A History of English Literature

(Marvins-Underground-K-12) #1
Peterborough until 1154. It used to be regarded as the most important work written
in English before the Norman Conquest, a palm now given to Beowulf.
Here is the entry for the climactic year of the Danish campaign, written by a
878 In this year in midwinter after twelfth night the enemy came stealthily to
Chippenham, and occupied the land of the West Saxons and settled there, and drove a
great part of the people across the sea, and conquered most of the others; and the people
submitted to them, except the king, Alfred. He journeyed in difficulties through the
woods and fen-fastnesses with a small force ....
And afterwards at Easter, King Alfred with a small force made a stronghold at
Athelney, and he and the section of the people of Somerset which was nearest to it
proceeded to fight from that stronghold against the enemy. Then in the seventh week
after Easter, he rode to ‘Egbert’s stone’ east of Selwood, and there came to meet him all
the people of Somerset and of Wiltshire and of that part of Hampshire which was on
this side of the sea. And they rejoiced to see him. And then after one night he went from
that encampment to Iley, and after another night to Edington, and there fought against
the whole army and put it to flight ....
Alfred stood sponsor at the baptism of the defeated King Guthrum at the treaty of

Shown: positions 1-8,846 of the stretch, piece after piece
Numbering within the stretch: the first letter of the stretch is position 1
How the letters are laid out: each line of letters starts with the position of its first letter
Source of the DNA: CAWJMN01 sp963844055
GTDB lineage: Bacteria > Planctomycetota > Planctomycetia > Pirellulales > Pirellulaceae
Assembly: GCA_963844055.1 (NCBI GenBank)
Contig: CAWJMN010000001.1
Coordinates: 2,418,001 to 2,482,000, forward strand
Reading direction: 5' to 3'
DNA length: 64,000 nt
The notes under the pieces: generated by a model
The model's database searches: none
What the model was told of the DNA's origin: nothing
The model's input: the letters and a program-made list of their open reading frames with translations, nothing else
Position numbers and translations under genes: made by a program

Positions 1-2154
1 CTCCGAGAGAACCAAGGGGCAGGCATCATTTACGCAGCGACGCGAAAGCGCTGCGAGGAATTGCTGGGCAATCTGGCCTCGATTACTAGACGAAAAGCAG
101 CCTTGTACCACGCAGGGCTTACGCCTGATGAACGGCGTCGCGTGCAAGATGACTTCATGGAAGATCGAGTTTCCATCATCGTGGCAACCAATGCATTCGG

Wedmore (878).
The Somerset marshes are also the scene of the story of Alfred hiding at the hut
of an old woman, and allowing the cakes to burn while he was thinking about
something else – how to save his country. Alfred’s thoughtfulness is evident in his
two famous Prefaces, to the Pastoral Care and the Soliloquies. His resolute and
practical character was combined with a respect for wisdom and its rewards.
Alfred added to his Boethius the following sentence: ‘Without wisdom no faculty
can be fully brought out: for whatever is done unwisely can never be accounted as
In his Pre face to his later translation of the Soliloquies he seems to be looking back
on his career as a translator when he writes:
Then I gathered for myself staves and posts and tie-beams, and handles for each of the
to ols I knew how to use,and building-timbers and beams and as much as I could carry
of the most beautiful woods for each of the structures I knew how to build. I did not
come home with a single load without wishing to bring home the whole forest with me,
if I could have carried it all away; in every tree I saw something that I needed at home.
Wherefore I advise each of those who is able, and has many waggons, to direct himself to
the same forest where I cut these posts; let him fetch more there for himself, and load his
waggons with fair branches so that he can weave many a neat wall and construct many
an excellent building, and build a fair town, and dwell therein in joy and ease both
winter and summer, as I have not done so far. But he who taught me, to whom the forest
was pleasing, may bring it about that I dwell in greater ease both in this transitory
wayside habitation while I am in this world, and also in that eternal home which he has
promised us through St Augustine and St Gregory and St Jerome, and through many
other holy fathers ....
Alfred builds a habitation for his soul with wood taken from the forest of wisdom.
In the next paragraph he asks the king of eternity, whose forest this is, to grant the
soul a charter so that he may have it as a perpetual inheritance. The simple meta-
physical confidence with which this metaphor is handled shows that Alfred’s later
re putation for wisdom was not unmerited. Later writers also call him Englene hyrde,
Englene deorlynge(‘shepherd of the English, darling of the English’).


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